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Archive for the ‘Wastewater’ Category

A Natural Solution to Infrastructure Challenges

Wednesday, March 29th, 2017
ASLA Green Roof

Infrastructure, a word that likely invokes images of bridges and roads, essential components of our nation’s infrastructure that we see every day. From cracks to potholes, we can easily judge the state of our bridges and roads. However, so much of our critical infrastructure is not visible to the eye and takes the shape of tunnels and pipes. These types of infrastructure that transport water to people across the country are also often inadequate or nearing the end of its useful life.

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Guest on The Infra Blog: Norma Jean Mattei, 2017 President, American Society of Civil Engineers (ASCE)

Thursday, March 16th, 2017
Norma Jean Mattei on The Infra Blog

“I think one of the problems is we have gotten into the habit of just waiting until things break, and when you have many sectors at a “D,” it just takes one major event to shut something down and have something fail. And then we throw a lot of money at it. But that’s not a wise way of handling things, because when you’re dealing with a disaster, you’re throwing four times the money at what is now broken, instead of maintaining something in a condition that’s at least average condition.”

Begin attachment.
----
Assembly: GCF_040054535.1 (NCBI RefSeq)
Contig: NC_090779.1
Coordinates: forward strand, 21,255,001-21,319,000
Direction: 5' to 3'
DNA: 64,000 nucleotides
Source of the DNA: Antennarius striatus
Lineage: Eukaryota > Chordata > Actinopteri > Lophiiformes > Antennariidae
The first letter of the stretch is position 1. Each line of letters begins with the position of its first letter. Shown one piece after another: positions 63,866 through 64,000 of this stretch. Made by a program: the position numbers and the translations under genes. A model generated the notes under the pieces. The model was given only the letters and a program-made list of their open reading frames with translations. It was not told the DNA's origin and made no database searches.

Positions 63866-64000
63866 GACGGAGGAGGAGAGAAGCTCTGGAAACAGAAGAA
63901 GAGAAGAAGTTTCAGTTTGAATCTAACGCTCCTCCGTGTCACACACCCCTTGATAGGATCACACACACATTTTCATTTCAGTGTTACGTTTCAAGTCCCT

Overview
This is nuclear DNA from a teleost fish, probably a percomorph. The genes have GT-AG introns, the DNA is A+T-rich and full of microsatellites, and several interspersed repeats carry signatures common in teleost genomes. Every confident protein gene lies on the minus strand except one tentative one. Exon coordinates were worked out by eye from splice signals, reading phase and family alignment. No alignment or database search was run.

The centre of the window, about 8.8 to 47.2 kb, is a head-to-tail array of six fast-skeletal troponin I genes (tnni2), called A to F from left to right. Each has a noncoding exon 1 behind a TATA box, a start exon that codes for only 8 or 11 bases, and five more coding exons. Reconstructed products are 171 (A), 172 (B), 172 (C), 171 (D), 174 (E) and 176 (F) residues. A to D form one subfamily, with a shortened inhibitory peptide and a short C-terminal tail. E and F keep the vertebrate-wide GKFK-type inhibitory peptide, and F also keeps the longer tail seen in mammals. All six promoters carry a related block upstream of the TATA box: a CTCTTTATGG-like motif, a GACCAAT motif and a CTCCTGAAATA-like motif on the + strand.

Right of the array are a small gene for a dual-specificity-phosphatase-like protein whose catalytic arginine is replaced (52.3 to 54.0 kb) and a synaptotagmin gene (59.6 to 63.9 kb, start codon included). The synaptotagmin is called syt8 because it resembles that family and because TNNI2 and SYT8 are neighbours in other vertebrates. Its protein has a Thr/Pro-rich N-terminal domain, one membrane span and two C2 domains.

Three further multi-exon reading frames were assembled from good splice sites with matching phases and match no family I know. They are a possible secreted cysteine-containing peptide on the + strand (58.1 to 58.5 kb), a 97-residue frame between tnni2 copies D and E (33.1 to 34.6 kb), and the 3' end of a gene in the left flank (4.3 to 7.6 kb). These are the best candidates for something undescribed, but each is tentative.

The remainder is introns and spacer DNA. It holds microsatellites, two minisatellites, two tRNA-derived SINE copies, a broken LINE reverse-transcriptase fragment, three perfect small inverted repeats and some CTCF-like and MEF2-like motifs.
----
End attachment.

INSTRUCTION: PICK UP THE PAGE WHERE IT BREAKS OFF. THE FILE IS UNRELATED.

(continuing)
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Making the Grade: Wastewater and Drinking Water

Tuesday, March 14th, 2017
Making the Grade: Wastewater and Drinking Water

Drinking water and wastewater infrastructure are critical to public health, but are too often forgotten. In the 2017 Infrastructure Report Card, ASCE graded drinking water a D and wastewater a D+. With action, we can improve the nation’s water infrastructure: watch the video and visit https://www.infrastructurereportcard.org/ to learn how.

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Costs, Regulation, and Financing of Massachusetts Water Infrastructure: Implications for Municipal Budgets

Wednesday, March 8th, 2017
Increase in Precipitation Events

COMMONWEALTH OF MASSACHUSETTS OFFICE OF THE STATE AUDITOR Suzanne M. Bump, State Auditor Executive Summary In Massachusetts, water infrastructure of all kinds—drinking water, wastewater, and stormwater systems—is primarily a local responsibility. The Division of Local Mandates (DLM) within the Office of the State Auditor (OSA) has undertaken this Municipal Impact Study to examine the financial impact […]

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Water Infrastructure Improvements for the Nation (WIIN) Act

Monday, December 19th, 2016
WIIN Act

The WIIN Act is a measure that includes the Water Resources Development Act (WRDA) of 2016, which overwhelmingly passed the House in September, in addition to provisions to improve drinking water infrastructure around the country, address control of coal combustion residuals, improve water storage and delivery to help drought-stricken communities, address federal dam maintenance backlogs, and approve longstanding water settlement agreements for the benefit of taxpayers and Native Americans.

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Michigan: 21st Century Infrastructure Commission Report

Tuesday, December 13th, 2016
EXHIBIT 1. Michigan’s Infrastructure Through the Years